is drawn through the test electrode
Mechanical Pressure test Sec. 7.1 Breakdown shall not occur during the withstand voltage test Pass Pass Pass Pass Pass Pass Pass
at high temp.
Low-temp Winding under Sec. 8.1 After winding, no conductor shall be visible. Pass Pass Pass Pass Pass Pass Pass
low temp During the withstand voltage test,
breakdown shall not occur.
Abrasion Scrape (N) Sec. 9.3 Load requirement 5 5 6 6 6 7 7
(times) Scrape requirement 100 150 150 180 180 750 750
(times) Min. scrape result 1688 2141 >5000 >5000 >5000 10835 >5000
Heat aging Short high Sec. 10.1 After winding, no conductor shall be visible. Pass Pass Pass Pass Pass Pass Pass
temp During the withstand voltage test,
breakdown shall not occur.
Long high Sec. 10.2 After winding, no conductor shall be visible. Pass Pass Pass Pass Pass Pass Pass
temp 85 During the withstand voltage test,
deg C. breakdown shall not occur.
Shrinkage by (mm) Sec. 10.4 The maximum shrinkage shall not exceed Pass Pass Pass Pass Pass Pass Pass
high temp 2 mm at either end
Resistance Gasoline Sec. 11.1 The maximum outside cable diameter change shall Pass Pass Pass Pass Pass Pass Pass
to chemical (%) meet the requirement shown in Table 13. After winding, −4.79 −4.54 −3.57 2.07 2.23 6.77 13.4
Diesel no conductor shall be visible. During the withstand voltage test, Pass Pass Pass Pass Pass Pass Pass
(%) breakdown shall not occur. −3.50 −2.71 −1.65 3.16 −2.00 2.20 1.63
Engine Oil Pass Pass Pass Pass Pass Pass Pass
(%) −6.36 −5.74 1.17 2.19 −3.91 0.94 0.14
Flame Flamability at (Sec) Sec. 12 Any combustion flame of insulating material shall 0.0 0.0 4.0 5.0 4.0 8.0 14
45 degree extinguish within 70 s, and a minimum of 50 mm of insulation
angle at the top of the test sample shall remain unburned
If Electrical Insulation Ohm mm Sec. 6.4 Greater than 109 Ohm mm Pass Pass Pass Pass Pass Pass Pass
required volume 2.90E+21 7.70E+17 8.30E+16 2.80E+16 3.20E+16 9.70E+16 3.40E+21
resistivity
Mechanical Strip force (N) Sec. 7.2 Greater than specified by customer 63 Pass 115.3 69.4 Pass 88.0 Pass 112 Pass 113.3 Pass 230
Requirement (Min) 5 5 5 5 5 10 15
Low-temp Impact Sec. 8.2 After impact, no conductor shall be visible. Not Not Pass Pass Pass Pass Pass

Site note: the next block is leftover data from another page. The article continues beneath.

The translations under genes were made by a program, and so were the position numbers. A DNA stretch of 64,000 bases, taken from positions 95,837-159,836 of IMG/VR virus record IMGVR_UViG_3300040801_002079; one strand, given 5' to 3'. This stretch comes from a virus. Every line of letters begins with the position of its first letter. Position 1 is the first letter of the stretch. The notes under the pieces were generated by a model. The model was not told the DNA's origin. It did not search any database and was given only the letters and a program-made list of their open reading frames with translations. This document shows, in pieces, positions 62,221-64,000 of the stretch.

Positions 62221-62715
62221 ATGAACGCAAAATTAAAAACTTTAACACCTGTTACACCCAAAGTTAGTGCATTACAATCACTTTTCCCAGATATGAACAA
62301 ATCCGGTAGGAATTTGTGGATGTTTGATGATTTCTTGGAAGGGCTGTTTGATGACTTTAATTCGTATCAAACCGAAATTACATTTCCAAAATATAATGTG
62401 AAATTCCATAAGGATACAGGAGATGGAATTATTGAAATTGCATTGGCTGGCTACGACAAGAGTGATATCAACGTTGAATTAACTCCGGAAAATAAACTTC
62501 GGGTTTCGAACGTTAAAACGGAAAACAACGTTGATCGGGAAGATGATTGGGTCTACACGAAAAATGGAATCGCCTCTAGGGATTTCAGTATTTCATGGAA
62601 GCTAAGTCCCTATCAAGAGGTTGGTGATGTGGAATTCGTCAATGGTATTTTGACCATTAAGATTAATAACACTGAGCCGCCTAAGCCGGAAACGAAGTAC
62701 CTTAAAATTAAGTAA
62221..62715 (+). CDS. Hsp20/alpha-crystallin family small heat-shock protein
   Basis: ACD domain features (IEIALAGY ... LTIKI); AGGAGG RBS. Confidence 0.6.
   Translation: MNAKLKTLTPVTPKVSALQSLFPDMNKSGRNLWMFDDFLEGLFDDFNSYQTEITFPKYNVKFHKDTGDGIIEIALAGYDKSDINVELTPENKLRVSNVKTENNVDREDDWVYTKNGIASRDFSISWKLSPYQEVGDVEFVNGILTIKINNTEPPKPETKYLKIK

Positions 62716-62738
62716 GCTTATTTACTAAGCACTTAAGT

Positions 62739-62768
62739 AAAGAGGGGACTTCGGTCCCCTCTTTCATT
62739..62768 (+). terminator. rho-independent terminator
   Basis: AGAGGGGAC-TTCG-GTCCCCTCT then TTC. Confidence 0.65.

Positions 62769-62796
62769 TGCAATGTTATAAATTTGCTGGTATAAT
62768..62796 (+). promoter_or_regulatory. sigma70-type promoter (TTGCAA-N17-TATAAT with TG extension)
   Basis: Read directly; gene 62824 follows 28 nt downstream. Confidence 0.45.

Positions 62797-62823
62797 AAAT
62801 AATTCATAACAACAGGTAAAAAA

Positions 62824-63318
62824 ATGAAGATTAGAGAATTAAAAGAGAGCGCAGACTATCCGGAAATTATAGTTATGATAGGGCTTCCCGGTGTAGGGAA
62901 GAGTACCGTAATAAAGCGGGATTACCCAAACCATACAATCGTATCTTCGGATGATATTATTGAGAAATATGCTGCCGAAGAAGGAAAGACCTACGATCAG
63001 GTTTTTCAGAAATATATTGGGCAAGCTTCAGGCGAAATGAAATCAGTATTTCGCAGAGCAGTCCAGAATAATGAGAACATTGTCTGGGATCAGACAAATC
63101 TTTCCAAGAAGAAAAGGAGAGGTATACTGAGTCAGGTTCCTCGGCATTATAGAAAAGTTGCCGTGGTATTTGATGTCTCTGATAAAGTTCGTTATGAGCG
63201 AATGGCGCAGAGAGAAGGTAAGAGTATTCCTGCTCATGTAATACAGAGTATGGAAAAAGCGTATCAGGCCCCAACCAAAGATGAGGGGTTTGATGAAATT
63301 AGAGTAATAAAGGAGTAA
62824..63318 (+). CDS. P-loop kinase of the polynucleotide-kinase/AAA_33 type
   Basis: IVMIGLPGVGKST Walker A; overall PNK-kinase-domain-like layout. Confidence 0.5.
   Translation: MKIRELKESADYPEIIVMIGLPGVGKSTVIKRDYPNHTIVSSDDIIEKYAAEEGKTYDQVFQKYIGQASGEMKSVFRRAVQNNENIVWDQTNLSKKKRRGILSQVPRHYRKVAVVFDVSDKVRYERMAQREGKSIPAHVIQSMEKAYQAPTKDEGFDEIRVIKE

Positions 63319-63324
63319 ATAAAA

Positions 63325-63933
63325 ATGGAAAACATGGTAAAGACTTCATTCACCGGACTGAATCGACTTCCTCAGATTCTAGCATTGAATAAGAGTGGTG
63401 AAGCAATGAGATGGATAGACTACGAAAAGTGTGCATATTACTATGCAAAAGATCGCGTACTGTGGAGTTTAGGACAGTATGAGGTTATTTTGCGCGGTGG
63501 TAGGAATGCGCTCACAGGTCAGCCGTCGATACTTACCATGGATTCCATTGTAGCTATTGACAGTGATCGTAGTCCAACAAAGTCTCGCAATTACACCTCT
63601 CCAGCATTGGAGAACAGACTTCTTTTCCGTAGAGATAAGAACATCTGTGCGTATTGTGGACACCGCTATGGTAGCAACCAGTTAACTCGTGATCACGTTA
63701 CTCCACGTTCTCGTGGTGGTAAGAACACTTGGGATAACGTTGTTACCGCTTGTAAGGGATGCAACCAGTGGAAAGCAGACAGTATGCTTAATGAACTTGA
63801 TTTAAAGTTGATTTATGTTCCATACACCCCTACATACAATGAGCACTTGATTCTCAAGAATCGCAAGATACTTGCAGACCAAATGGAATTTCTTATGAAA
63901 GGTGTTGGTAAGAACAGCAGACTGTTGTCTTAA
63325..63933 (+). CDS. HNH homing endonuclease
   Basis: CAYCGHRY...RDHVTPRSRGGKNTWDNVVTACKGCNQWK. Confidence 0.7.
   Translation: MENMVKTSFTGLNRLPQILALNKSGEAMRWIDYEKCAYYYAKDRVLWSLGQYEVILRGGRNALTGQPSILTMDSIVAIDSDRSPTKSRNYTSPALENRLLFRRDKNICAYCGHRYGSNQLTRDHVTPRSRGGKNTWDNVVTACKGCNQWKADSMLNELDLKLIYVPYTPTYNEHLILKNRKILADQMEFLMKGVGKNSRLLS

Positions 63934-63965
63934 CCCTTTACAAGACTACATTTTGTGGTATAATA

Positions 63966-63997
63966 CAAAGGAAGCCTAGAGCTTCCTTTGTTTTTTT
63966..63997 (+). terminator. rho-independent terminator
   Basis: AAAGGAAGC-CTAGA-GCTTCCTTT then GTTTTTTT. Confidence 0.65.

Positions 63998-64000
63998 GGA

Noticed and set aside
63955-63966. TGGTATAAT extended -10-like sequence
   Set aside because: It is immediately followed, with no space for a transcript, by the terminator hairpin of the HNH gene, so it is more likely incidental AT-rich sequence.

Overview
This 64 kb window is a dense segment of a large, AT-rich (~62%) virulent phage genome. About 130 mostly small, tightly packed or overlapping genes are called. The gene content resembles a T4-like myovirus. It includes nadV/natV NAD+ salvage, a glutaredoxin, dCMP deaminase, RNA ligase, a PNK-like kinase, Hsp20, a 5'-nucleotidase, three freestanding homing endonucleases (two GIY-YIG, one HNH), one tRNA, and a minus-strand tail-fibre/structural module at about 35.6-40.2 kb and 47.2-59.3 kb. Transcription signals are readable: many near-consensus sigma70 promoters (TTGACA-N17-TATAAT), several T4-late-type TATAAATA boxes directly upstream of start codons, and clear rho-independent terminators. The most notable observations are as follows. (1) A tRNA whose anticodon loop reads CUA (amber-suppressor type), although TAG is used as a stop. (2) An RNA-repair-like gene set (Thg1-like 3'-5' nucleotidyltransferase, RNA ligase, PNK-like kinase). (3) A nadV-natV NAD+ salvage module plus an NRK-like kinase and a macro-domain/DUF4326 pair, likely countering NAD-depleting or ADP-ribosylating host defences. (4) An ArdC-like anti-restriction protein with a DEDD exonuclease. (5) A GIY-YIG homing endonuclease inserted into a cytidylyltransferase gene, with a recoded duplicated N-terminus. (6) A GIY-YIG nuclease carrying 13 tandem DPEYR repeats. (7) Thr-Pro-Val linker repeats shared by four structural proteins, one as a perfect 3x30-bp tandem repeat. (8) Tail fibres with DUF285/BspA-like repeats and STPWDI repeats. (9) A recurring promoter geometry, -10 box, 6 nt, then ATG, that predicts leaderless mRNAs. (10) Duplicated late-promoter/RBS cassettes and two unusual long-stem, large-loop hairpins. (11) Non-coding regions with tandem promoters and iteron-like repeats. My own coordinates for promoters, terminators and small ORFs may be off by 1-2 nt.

During the withstand voltage test, breakdown shall not occur. required required
Heat aging Thermal Sec. 10.3 After winding, no conductor shall be visible. Pass Pass Pass Pass Pass Pass Pass
overload During the withstand voltage, breakdown shall not occur
Resistance Ethanol Sec. 11.1 The maximum outside cable diameter change Pass Pass Pass Pass Pass Pass Pass
to chemical (%) shall meet the requirement shown in Table 13. After winding, 5.93 −5.36 1.17 5.97 −3.82 1.45 1.3
Power steering no conductor shall be visible. During the withstand voltage test, Pass Pass Pass Pass Pass Pass Pass
fluid (%) breakdown shall not occur. −5.36 −3.72 −3.52 6.99 −2.64 2.08 0.36
Automatic Pass Pass Pass Pass Pass Pass Pass
transmission (%) −5.65 −4.61 −3.09 6.99 −2.55 1.92 0.58
fluid
Engine coolant Pass Pass Pass Pass Pass Pass Pass
(%) −7.22 0.13 −5.54 −1.17 0.00 0.74 0.64
Battery Pass Pass Pass Pass Pass Pass Pass
(%) 0.78 −0.19 −0.32 5.00 0.38 −0.04 0
Ozone Sec. 11.3 The visual examination of the insulation shall not Pass
reveal any cracks
Hot water (Ω · mm) Sec. 11.4 The insulation volume resistivity shall not be less Pass
than 109 Ohm mm. A visual examination of the insulation
Temp. and Sec. 11.5 After winding, no conductor shall be visible. Pass Pass Pass Pass Pass Pass Pass
humidity During the withstand voltage test, breakdown shall not occur
cycling